February Sucks and I Want This Desk: A Love Story

February: I’m not a fan.

It’s the shortest month for a reason. Football (in the US) is over). Sports as we know it begin to hibernate until baseball season. For much of the nation, the weather is putrid. Naturally, in this national funk, my thoughts turn to a fifteen year quest that remains unfulfilled.

It’s So Much More Than a Desk.

Before I discuss my personal Great White Whale, let me give you some back story about my wife’s  eerie ability to find rare and unusual gifts. She’s like a tall, Norwegian bloodhound with really great legs, but a high customer rating on Ebay to boot. Nothing escapes her internet sleuthing, except for an odd furniture request I’ve had as a standing goal– even she hasn’t been able to find my dream desk, which is crazy given her skills. Since there isn’t anything else fun in February, I shall reignite my search for The One That Got Away.

Scene: 2002. The Hemingway Collection from Thomasville

I was watching television and saw– and got excited, mind you– an advertisement about a furniture collection. Thomasville announced that they were creating two American collections based on Ernest Hemingway and Humphrey Bogart. Look, I write books and I’m over the age of forty; either one of those men lived the kind of life that I was raised to consider just short of Godhood.

How Writers See Themselves. But Of Course.

 So, I see this desk.Yes, it’s mass produced but I don’t care. I freak out and start looking to buy one, only to find out it’s around 2500 dollars.
“No, we can’t take a post-dated check,” Said every Thomasville store. Trust me, I asked.
All right then. I file the item away as *to be located* and move on with my life. I’ve seen two versions of the desk in various locations around the United states– one in California (of course, those people horde all the cool things) and one at an undisclosed location. The seller was rather tight-lipped, leading me to think the desk was stuffed with human skulls or something; naturally I wanted that desk even more.
I envision myself sitting at the desk, writing novels of great weight, penning letters on handmade vellum and generally acting like it’s 1937, but without all the Nazis and Stalinists ruining everything. I would wear some sort of linen something, a devil-may-care attitude, and I would have my first whiskey at eleven a.m., right after I had my first screaming match with a shadowy editor somewhere– this brawl would ensue on a vintage handheld telephone and would include terms like scalawag and reprobate. Seriously, it’s a fantastic desk.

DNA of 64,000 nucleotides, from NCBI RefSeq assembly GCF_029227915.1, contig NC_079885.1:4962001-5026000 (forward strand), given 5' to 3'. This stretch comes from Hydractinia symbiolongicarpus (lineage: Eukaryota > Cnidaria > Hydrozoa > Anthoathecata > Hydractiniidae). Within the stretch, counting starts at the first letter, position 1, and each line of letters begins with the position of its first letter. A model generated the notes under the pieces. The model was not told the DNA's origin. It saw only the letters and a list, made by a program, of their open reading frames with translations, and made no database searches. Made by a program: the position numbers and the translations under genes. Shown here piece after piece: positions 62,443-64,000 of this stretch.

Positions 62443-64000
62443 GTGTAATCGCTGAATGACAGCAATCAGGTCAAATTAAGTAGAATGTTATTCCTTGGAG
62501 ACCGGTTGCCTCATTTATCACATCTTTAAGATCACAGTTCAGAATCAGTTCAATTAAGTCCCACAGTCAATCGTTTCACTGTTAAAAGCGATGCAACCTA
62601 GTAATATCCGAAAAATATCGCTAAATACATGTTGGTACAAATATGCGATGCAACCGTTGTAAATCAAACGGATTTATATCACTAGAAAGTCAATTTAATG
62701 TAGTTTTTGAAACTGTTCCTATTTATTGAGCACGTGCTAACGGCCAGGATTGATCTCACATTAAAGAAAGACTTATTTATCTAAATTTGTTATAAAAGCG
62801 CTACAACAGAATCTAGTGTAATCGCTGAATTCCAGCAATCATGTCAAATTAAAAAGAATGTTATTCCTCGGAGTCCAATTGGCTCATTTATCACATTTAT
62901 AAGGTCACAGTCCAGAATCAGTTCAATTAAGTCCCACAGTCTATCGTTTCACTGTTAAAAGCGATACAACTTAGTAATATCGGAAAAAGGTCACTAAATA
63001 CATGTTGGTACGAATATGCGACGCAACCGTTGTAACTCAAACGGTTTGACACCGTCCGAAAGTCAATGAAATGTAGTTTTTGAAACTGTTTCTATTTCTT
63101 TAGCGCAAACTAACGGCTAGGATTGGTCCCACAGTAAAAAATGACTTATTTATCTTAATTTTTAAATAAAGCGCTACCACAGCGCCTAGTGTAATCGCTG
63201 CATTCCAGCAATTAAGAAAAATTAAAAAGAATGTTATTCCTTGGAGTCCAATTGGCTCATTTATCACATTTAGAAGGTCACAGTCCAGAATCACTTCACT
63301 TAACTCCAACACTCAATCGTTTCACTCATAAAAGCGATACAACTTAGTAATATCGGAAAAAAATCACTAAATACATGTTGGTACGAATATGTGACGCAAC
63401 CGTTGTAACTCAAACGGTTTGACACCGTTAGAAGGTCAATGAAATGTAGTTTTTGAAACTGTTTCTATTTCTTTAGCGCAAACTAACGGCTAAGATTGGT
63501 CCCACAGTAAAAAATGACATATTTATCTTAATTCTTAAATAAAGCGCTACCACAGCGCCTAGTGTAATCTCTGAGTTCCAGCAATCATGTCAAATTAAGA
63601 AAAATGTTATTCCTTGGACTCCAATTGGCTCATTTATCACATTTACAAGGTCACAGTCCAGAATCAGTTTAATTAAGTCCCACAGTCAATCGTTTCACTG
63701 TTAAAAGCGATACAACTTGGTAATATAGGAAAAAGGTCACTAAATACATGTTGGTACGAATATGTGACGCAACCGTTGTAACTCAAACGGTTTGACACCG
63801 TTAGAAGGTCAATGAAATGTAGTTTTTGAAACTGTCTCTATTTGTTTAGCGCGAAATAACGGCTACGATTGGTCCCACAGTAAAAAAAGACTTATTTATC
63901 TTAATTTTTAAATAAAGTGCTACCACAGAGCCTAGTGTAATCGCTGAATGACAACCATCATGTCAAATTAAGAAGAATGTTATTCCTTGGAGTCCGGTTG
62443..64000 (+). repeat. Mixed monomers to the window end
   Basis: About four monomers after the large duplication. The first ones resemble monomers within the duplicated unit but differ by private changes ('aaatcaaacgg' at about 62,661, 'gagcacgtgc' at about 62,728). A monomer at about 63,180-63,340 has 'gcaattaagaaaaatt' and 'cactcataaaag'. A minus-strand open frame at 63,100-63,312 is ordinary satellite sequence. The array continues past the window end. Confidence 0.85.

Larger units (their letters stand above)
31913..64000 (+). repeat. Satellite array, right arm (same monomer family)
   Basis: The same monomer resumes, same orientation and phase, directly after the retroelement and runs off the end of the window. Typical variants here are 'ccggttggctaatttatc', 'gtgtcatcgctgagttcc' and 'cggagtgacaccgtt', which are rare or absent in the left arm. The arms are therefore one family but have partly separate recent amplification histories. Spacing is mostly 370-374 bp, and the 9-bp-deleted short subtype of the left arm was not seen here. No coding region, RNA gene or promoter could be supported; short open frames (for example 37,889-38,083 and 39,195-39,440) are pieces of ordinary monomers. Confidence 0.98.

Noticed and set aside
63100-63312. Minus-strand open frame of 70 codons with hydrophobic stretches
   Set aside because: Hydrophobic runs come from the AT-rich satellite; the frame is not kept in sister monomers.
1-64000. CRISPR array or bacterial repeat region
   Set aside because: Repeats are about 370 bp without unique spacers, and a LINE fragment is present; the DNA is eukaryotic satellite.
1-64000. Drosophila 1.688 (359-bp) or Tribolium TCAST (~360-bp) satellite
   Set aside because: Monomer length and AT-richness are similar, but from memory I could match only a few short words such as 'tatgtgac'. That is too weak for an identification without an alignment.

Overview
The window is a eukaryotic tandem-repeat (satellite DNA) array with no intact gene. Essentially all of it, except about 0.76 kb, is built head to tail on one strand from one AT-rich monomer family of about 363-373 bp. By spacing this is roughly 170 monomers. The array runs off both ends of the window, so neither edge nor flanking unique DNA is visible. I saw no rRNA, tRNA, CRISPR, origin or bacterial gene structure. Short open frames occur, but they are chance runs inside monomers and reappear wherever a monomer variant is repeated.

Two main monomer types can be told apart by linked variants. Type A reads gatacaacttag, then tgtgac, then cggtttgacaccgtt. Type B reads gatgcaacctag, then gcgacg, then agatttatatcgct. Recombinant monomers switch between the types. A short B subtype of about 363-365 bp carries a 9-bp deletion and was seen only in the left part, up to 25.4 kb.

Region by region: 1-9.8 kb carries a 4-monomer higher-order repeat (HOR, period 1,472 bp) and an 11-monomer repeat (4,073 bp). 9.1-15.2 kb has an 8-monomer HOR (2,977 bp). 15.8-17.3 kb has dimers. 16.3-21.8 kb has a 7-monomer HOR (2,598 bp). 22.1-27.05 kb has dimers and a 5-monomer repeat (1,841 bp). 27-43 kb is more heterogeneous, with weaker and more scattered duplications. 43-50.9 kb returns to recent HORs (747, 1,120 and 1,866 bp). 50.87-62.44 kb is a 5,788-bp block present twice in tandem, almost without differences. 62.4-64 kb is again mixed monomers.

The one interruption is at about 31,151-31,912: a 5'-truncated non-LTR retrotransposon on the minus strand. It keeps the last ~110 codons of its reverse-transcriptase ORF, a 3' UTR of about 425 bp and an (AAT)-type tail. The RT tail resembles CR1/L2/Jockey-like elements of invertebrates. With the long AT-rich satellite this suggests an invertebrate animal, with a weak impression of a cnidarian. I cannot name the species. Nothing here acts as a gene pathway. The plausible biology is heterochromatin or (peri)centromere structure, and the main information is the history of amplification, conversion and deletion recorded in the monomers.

Wanna see?

Be still, my heart.

 Do I need a desk with faux Arabian Oryx horn legs? Of course not. But I want it very much indeed. So, I’ll keep poking around on ebay, pinterest, whatever, and then one day, it will be in my grasp at a reasonable price, though located in the U.P. of Michigan or something. No matter, there’s a lesson in here somewhere about patience and, character, maybe. Or just plain old consumerism. Either way, if you see one of these beauties, you tell me. I’ll be there with my postdated check.

2015: Look What’s Coming!

Welcome to what will be the busiest writing year of my life.

I’ve recently made some Super Executive Command Decisions based on requests from readers, and the menu for 2015 has changed. So, let’s begin with what is happening right now.

I’m thrilled to be working with the brilliant Rebecca Cook once more. She’s currently applying her repertoire of voices to the third book in The Fearless, and I can tell you with complete certainty that ‘The Waking Serpent’ will be the best audiobook we’ve done together. Rebecca inhabits my characters, and the early samples are fantastic. Here is Rebecca pretending to be Rebecca:

Rebecca, Sans Braiiiinnnns.

Fun fact: I have multiple pictures of Rebecca in zombie makeup. She’s a crew member on Z Nation (Zombie freaks, take note!) and yet, in the spirit of altruism and all that is pure, I chose this delightful photo instead.
(I know not to anger the talent!)
Moving on. In the clearest demonstration of “it isn’t what you know, it’s who you know”, I’m proud to announce that the voice of my new series Banshee is the stellar Henry McNulty. He’s an actor, musician, and according to Rebecca, “one heluva singer” (note to self– write musical for dragons. Like Fame, but more fantastical!). Henry attended a workshop hosted by Rebecca in which she imparted knowledge on the art of voiceover acting. I asked Rebecca, “Hey, know any guys for this dragon thing?”, one thing led to another, and here we are. Henry begins production of Banshee the first week of February; the series will be released in all forms simultaneously. Here’s the rakish baritone himself; I’m told that, like Rebecca, he hails from a place called “Washington State” which frankly sounds made up to me, sort of like North Dakota or the Smithtown Mall.

The Alleged Washington State Resident

While those projects are rolling along, two other books aren’t just happening; they’re moving forward at ludicrous speed. I’m well into book five of The Fearless, and if the concept of sexy Nazi werewolves isn’t for you, well, you can just skip that chapter. It’s fantastic. Love the villains, and I know you will too. I cannot wait to hear Rebecca spit curses in a Germanic/Schnauzer accent. Next stop: Vocal Gymnastics!
My third series begins in 2015, and it’s a departure for me. It’s a comedy/fantasy based on a young witch who doubles as a short order cook in a resort town. She lives and works in a mythical lakeside tourist trap in the Adirondack Mountains; this area is my family’s natural habitat, and if you’ve ever waited tables and wanted to hex the person who just stiffed you, then I have the book you’ve been waiting for. It’s funny, and sad at times, and the character is totally unique. She has a hate/hate relationship with cars, so her teenaged neighbors extort money from her for rides, but she wrecks their love lives so it all evens out in the end. I am targeting this series for publication in June of this year, and will keep you updated.
I’m also writing a short ghost story for an anthology that will fund the breast cancer vaccine. As you may know, I lost my mother nearly twenty years ago, as well as my Nana, and two aunts– breast cancer is an utter plague on the women of my family and millions more as well. I am honored to be a part of the anthology, which is in the capable hands of my good friend author J.L.Brooks.